Comebacks: ‘I’m Not Alone’
When I pulled the November 2016 issue out of the mailbox, I saw “Riding Setback?” on the cover and felt it was written just for me.
After many years of being a horse-show mom at 4-H fairs, AQHA shows, and high-school rodeos, I dreamed of learning to ride. About 18 months ago, I decided when I finished my master’s degree, I was going to reward myself with a horse. In the meantime, a friend gave me lessons on her horse to help me prepare for having my own.
The weekend of April 23, 2016, I graduated with my degree; celebrated my 50th birthday; and found my dream horse, Dentley, at the University of Findlay Annual Horse Sale. I took weekly riding lessons and rode every chance I could. I loved it so much, I showed in walk-trot classes at a local show on June 26.
On June 30, I’d been riding Dentley for about an hour, working on trail obstacles and having a great ride. A couple other riders went into the pasture next to the arena to race their horses. Dentley got a little excited, but I settled him down. A couple minutes later, he bolted. I tried slowing him down and did my best to stay on, but off I went. I ended up with a skull fracture, a concussion, five fractured vertebrae, and a rib fracture. During the past few months, I’ve had more than a few moments when I questioned if I should sell Dentley, but my husband and my kids wouldn’t hear of it. While recovering, I visited Dentley and did light groundwork with him when I could. I often worried I’d struggle with confidence issues and forget everything I’d learned.
On October 5, with my doctor’s approval, I headed to the barn to ride for the first time since my accident. To my surprise, once I started walking him around, I felt like I’d been riding all along.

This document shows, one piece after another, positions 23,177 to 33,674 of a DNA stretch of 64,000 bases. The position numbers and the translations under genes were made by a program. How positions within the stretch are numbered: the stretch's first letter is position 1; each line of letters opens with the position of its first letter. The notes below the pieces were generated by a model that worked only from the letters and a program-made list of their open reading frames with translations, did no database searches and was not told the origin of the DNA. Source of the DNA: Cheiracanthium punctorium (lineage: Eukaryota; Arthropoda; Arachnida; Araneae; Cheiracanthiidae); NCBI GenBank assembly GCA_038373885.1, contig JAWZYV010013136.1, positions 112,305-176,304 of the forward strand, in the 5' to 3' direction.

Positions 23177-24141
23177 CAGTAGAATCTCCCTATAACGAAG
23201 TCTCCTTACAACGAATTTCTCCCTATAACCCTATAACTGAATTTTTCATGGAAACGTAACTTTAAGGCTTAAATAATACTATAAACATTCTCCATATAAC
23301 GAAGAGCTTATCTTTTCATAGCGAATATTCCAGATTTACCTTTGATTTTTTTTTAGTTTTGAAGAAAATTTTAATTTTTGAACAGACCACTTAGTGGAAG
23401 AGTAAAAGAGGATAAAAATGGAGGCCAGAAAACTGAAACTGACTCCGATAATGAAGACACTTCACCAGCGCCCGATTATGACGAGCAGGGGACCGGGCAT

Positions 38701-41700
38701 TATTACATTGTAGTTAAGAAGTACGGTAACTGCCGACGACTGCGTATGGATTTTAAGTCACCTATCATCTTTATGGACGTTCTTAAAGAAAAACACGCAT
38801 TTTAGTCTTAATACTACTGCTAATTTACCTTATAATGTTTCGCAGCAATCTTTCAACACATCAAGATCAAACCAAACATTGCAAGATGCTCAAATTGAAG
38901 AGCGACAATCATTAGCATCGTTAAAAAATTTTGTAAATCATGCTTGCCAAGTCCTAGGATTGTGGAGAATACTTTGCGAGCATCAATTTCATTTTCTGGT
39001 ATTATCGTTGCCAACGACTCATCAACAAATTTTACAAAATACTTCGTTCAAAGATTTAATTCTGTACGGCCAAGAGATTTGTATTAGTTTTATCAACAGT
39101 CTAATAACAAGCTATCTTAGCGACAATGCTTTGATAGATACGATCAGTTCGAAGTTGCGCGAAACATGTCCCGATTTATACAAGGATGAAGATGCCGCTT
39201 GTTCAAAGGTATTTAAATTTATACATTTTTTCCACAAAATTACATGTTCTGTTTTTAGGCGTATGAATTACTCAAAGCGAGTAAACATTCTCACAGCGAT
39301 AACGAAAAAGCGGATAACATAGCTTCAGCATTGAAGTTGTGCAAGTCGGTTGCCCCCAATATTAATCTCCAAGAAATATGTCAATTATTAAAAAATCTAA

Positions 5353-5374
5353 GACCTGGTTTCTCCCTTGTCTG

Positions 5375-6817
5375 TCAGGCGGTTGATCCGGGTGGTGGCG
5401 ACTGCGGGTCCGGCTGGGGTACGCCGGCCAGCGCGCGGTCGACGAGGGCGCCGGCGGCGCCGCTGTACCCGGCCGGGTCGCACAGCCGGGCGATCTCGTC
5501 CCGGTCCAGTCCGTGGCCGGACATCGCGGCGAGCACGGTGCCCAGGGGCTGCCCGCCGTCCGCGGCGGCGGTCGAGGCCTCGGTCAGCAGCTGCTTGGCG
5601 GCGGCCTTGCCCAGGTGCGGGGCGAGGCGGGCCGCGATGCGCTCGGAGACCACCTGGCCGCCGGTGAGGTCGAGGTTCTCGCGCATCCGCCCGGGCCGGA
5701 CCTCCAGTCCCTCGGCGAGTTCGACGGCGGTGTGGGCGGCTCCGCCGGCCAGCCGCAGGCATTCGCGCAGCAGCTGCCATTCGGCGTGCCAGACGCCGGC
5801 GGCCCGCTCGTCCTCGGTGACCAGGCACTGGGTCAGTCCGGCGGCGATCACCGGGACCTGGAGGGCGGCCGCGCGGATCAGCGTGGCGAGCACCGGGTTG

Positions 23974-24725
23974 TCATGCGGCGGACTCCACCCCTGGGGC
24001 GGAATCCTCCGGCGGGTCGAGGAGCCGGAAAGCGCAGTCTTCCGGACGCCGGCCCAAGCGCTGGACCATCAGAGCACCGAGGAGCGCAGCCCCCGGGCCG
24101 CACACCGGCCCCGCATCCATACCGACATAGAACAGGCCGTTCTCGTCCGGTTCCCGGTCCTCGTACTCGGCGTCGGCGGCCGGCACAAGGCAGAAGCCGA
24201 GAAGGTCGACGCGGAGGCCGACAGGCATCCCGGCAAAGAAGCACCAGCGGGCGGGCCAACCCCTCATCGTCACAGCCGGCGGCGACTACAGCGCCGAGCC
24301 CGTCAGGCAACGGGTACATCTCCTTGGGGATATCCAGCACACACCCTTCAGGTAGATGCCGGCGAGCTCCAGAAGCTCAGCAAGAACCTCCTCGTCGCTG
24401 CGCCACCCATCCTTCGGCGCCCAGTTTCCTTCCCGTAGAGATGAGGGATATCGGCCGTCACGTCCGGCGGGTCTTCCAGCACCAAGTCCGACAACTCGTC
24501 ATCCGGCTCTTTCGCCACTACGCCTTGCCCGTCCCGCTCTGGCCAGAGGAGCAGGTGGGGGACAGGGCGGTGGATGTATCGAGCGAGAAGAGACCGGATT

I know I’ll encounter some mental and physical challenges as I get back into it, but H&R articles, like Bob Avila’s “Get Your Mojo Back,” are very helpful and remind me that I can do it and I’m not alone. Thank you for providing a great magazine every month! SUSAN STACKPOLE, Michigan
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was too much of a joy to quit, so after the back brace came off, I got back on. I had a lot of fear. Learning to train my horse with natural horsemanship techniques and great teachers helped me back to joy-filled riding.
I got bucked off for the first time in my life at age 60. I was alone on my farm, and to this day I can see myself slipping farther and farther down his side until my legs finally gave out and I tumbled to the ground. Luckily, I didn’t get hurt.
It turns out that horse had a back problem, which probably caused the blow-up, but the damage was done to my nerves.
I purchased a kind, 20-year-old Morgan mare named Bella, but I was still afraid to ride at more than a walk. She sensed my anxiety, and I knew she’d eventually react to my lack of confidence.
That’s when I found help 15 minutes from my farm. I emailed the trainers and asked if they’d help a 63-year-old woman who’d lost her confidence. They were happy to work with me. I began lessons on a little Haflinger named “Butter.” The trainers were so patient, but most important, so non-judgmental. After a few lessons, they put me on “Sweetie,” a beautiful bay Quarter Horse mare.
I took weekly lessons with Sweetie, and I pushed to expand the limitations of my fearful mind until I was even loping a little bit. But let me be clear: Sweetie never “gave it away.” She made me work for every victory. My confidence grew, and I began showing, and Sweetie and I won our first class together.
It wasn’t just a moment I won’t forget. It was the culmination of years of fighting my fears, working hard at my passion, and not giving up. It was having the sense to know when I needed help and the courage to go out and get it. It taught me that when you’re in trouble, get help from an expert. Get on a horse that’s well-trained and honest. It taught me to “git ’er done” and to never give up.